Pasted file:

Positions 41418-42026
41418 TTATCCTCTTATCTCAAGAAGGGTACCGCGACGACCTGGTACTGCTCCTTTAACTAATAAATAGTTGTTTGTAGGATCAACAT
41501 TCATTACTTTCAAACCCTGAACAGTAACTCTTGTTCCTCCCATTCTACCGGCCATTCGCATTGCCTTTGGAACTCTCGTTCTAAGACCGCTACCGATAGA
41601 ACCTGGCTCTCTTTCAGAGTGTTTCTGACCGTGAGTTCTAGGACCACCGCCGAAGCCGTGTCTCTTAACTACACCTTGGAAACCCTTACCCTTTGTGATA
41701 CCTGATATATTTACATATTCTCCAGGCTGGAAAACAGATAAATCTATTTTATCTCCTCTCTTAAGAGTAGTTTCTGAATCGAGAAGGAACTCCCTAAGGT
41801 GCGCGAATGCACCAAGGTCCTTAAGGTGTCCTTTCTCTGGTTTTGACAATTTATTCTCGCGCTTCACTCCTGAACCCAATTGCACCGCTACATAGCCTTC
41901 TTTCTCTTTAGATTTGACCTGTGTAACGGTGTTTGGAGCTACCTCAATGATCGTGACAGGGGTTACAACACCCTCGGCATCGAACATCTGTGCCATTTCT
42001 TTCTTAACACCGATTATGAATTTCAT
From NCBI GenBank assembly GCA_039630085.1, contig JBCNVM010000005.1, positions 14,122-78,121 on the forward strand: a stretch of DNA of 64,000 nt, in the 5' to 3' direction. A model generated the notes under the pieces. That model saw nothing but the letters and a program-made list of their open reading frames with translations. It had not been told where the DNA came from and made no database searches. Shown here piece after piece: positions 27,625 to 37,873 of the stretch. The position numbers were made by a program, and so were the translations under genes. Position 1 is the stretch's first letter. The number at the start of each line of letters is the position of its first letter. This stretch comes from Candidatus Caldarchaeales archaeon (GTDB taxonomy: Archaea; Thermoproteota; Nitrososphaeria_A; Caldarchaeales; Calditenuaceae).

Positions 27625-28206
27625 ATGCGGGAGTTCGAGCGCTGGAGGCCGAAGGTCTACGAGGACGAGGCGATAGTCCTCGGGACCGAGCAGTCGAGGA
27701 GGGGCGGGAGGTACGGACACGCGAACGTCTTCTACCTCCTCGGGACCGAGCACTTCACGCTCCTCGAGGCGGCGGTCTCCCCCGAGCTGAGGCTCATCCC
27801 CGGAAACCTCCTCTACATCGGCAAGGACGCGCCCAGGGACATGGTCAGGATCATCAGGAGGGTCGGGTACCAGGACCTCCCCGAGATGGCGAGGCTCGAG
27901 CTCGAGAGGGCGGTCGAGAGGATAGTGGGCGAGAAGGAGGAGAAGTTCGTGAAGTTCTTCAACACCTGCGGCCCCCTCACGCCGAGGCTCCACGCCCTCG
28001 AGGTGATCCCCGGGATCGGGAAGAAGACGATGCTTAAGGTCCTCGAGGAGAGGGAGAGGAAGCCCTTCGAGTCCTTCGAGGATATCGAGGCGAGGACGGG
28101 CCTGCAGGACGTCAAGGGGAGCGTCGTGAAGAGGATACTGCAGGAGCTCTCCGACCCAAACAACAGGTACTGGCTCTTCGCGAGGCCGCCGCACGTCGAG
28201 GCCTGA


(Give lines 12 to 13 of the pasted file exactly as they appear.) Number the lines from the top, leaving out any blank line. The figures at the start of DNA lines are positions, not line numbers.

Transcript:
27701 GGGGCGGGAGGTACGGACACGCGAACGTCTTCTACCTCCTCGGGACCGAGCACTTCACGCTCCTCGAGGCGGCGGTCTCCCCCGAGCTGAGGCTCATCCC
27801 CGGAAACCTCCTCTACATCGGCAAGGACGCGCCCAGGGACATGGTCAGGATCATCAGGAGGGTCGGGTACCAGGACCTCCCCGAGATGGCGAGGCTCGAG